". . . Special considerations aside, to persist in using animals in terminal research, when the magnitude of the harm that death is for them is greater than it would be for a retarded human, is speciesist, and it is a variety of speciesism, ironically, that could be supported by the very theory that has been appealed to to denounce this prejudice-- namely, utilitarianism. But lest it be thought that the rights view's position on the use of animals and humans in terminal or other research is an invitation to begin to use less fortunate human beings in lieu of animals, let it be clear that the use of human beings, like the use of animals, cannot be defended merely by appealing to aggregate consequences. As moral patients, these human beings are to be protected by the very same principles that apply to our dealings with all who are innocent."

. . .

"The principal conclusion reached in the present chapter is that all moral agents and patients have certain basic moral rights. To say that these individuals possess basic (or unacquired) moral rights means that (1) they possess certain rights independently of anyone' voluntary acts, either their own or those of others, and independently of the position they happen to occupy in any given institutional arrangement; (2) these rights are universal--that is, they are possessed by all relevantly similar individuals, independently of those considerations mentioned in (1); and (3) all who possess these rights possess them equally. Basic moral rights thus differ both from acquired moral rights (e.g., the right of the promissee against the promissor) because one acquires these rights as a result of someone' voluntary acts or one' place in an institutional arrangement and from legal rights (e.g., the right to vote) since legal rights, unlike basic moral rights, are not equal or universal."

. . .

"Few issues divide philosophers as deeply as the debate over moral rights. When, for example, Singer expresses his regrets over referring to rights in the course of his argument for animal liberation, what he says is illustrative of the tendency on the part of some thinkers to disparage appeals to rights in moral philosophy, appeals that are, in the words of the nineteenth- century English philosopher D. G. Ritchie, 'a rhetorical device for gaining a point without the trouble of proving it' (a 'device' that, Ritchie goes on to observe, 'may be left to the stump-orator or party journalist but which should be discredited in all serious writing'). An even more caustic accusation about the use of 'the rhetoric of rights' is offered by Hare, who laments the frequency with which people ask the question, What rights do I have? 'For people who ask this . . . question,' he writes, 'will, being human, nearly always answer that they have those rights, whatever they are, which will promote a distribution of goods which is in the interest of their own social group. The rhetoric of rights, which is engendered by this question, is a recipe for class war, and civil war. In pursuit of these rights, people will, because they have convinced themselves that justice demands it, inflict almost any harms on the rest of society and on themselves.' Worse than being a mere 'rhetorical device,' appeals to and beliefs about rights, on Hare's view, can be positively harmful.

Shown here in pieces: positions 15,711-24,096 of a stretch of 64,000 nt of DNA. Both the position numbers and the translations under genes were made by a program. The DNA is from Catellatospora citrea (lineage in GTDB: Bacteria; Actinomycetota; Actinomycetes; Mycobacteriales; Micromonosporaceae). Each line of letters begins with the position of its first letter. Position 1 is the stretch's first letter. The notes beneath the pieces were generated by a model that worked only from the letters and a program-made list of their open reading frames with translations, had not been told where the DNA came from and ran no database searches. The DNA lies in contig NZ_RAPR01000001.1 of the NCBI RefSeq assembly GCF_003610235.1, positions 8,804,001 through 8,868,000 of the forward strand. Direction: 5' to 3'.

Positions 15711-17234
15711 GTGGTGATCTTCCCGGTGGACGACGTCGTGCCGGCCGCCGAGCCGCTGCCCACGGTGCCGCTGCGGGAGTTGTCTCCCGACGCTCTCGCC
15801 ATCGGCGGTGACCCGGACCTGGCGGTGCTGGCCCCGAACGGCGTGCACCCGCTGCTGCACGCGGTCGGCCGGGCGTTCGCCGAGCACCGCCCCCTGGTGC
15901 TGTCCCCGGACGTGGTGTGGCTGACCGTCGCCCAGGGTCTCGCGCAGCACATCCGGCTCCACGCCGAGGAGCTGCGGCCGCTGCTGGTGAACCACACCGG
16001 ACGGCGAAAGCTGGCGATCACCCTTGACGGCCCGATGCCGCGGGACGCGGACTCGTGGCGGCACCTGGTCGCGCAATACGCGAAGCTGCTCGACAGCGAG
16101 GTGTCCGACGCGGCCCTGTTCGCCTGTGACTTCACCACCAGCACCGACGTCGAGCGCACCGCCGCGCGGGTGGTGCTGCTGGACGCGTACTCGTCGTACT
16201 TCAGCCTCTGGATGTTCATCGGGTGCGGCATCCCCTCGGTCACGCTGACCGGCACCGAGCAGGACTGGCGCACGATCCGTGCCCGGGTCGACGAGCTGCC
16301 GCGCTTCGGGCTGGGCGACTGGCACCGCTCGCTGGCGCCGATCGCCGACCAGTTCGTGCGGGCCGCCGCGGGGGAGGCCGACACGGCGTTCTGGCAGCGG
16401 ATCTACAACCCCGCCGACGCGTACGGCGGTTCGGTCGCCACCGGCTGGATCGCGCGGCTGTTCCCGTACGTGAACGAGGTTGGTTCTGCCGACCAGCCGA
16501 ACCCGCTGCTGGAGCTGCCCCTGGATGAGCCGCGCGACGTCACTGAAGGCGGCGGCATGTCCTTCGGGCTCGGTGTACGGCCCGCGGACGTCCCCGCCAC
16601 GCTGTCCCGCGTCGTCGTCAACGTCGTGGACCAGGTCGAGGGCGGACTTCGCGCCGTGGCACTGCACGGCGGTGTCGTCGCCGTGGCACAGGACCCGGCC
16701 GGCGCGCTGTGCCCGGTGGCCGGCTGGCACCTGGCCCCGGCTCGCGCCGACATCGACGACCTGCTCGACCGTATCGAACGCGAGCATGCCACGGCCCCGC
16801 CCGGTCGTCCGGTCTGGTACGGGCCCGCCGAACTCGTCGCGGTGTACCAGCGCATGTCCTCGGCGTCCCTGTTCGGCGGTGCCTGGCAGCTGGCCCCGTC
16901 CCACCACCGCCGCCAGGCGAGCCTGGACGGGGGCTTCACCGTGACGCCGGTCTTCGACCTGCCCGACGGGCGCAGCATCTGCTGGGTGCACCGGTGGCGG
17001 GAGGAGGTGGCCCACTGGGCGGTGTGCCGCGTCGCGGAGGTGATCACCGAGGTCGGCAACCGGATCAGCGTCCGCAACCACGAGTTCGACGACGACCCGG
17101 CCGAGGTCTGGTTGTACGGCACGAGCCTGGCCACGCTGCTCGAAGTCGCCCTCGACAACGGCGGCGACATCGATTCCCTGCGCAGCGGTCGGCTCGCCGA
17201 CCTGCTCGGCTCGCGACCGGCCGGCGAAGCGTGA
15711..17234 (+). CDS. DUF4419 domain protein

"It is no accident that Hare and Singer, for example, who we know are advocates of utilitarianism, should disassociate themselves from reliance on moral rights. In doing so, they follow in Bentham's well-known footsteps. 'Rights are,' he writes,

. . . the fruits of law, and of the law alone. There are no rights without law--no rights contrary to the law--no rights anterior to the law. . . . There are no other than legal rights;--no natural rights--no rights of man, anterior or superior to those created by the laws. The assertion of such rights, absurd in logic, is pernicious in morals.

"Worse than 'nonsense'--Bentham actually characterizes talk of rights other than legal rights as 'nonsense upon stilts'-- invocations of 'the rights of man' are dangerous nonsense. How much the repudiation of moral rights by these utilitarians is itself a 'rhetorical device' may be left to the reader to decide."